Oh Susana!

The Santa Susana Field Lab fired over 30,000 rocket tests leaving grossly polluted soil and groundwater. Image: Enviroreporter.com

The Santa Susana Field Lab fired over 30,000 rocket tests leaving grossly polluted soil and groundwater. Image: EnviroReporter.com

The old Rocketdyne Santa Susana Field Laboratory site in eastern Ventura County overlooking the San Fernando Valley has long been notorious for horrific pollution problems.  The hilltop site, located near residential communities, operated for over 60 years as a rocket testing site and hosted nearly 30,000 tests. It also operated as a nuclear reactor test site and suffered a scary accident in 1959, when more than a dozen uranium fuel rods in the reactor ruptured and partly melted.  As a result, extensive groundwater and soil contamination plagues the facility, which Boeing now uses as a research outpost. Polluted runoff discharged from the site has exceeded water quality standards on dozens of occasions.

Last Friday, the Regional Water Board inexplicably voted to weaken stormwater regulatory requirements for two drainages leaving the site despite its long and dark history.  The “rationale” for replacing enforceable numeric limits in the permit with meaningless benchmarks (unenforceable water quality guidance levels) for the next year? Supposedly giving Boeing, the current owner of the polluted site, some breathing room to build stormwater pollution controls for the drainages and complete soil cleanup activities without the risk of financial penalties.

Board members directed staff to bring the permit back before them in a year to discuss Boeing’s progress and determine if benchmarks are still appropriate; however in the meantime, Boeing in essence has a permit to pollute. The board also made its decision retroactive to 2007, in essence reducing Boeing’s liability for numerous violations over the last two years.  The chances of completing the contaminated soil cleanup activities and extensive stormwater pollution controls in one year when there isn’t even a Regional Board-approved soil cleanup plan are remote at best. Look for the board to extend the unenforceable benchmarks into the foreseeable future.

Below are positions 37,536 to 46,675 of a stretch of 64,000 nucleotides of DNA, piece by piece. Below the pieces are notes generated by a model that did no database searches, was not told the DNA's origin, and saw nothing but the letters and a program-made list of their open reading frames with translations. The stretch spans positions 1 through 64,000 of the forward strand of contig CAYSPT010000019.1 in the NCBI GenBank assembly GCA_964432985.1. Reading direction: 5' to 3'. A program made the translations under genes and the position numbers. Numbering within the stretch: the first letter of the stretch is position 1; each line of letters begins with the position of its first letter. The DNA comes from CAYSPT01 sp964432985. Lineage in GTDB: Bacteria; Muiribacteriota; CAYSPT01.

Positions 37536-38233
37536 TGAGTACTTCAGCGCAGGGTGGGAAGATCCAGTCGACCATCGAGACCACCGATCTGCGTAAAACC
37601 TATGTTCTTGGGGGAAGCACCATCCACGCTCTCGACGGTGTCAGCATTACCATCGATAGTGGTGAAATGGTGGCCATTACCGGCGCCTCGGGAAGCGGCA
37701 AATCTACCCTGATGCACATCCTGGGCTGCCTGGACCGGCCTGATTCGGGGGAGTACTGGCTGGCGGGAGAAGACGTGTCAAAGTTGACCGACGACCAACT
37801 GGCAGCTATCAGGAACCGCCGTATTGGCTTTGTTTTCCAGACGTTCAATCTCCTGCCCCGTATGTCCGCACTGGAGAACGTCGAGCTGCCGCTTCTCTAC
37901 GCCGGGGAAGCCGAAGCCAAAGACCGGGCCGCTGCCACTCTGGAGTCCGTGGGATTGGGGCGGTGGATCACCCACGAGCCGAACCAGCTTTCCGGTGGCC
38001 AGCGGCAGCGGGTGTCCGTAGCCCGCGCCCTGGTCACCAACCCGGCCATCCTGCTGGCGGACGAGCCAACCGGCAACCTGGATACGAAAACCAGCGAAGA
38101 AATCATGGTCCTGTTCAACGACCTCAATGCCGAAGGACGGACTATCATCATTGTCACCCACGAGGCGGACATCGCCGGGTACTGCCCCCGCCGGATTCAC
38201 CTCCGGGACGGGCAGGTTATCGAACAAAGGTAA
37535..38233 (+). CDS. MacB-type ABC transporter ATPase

From Heal the Bay’s perspective, the board move was extremely disappointing.  The Rocketdyne site has a long history of water quality violations and its permit had strict numeric effluent limits for toxics that were upheld by the State Water Board in response to a Boeing appeal.

Dan Hirsch, a longtime environmental and anti-nuclear activist, has led the fight to clean up the Rocketdyne site for decades.  At the hearing, he brought a number of local cancer victims that reside near the Rocketdyne site.  Despite their emotional pleas and recounting of years of suffering, the board split on a 3-3 vote.  After another hour of debate following additional testimony from Hirsch and Heal the Bay’s Kirsten James, the board decided to approve the weakened permit.  The final, strong arguments from board members Maribel Marin and Fran Diamond did not sway their colleagues.

Because the Regional Board is generally more environmentally protective than the State Board, the outcome shocked Heal the Bay and the local community.  Perhaps Commissioner Marin stated it best when she said, “As a board, our job is to protect water quality.  Today, we didn’t do our job.”

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One Response

  1. There was a recent documentary that was completed about this infamous nuclear meltdown & the coverup that has been going on:

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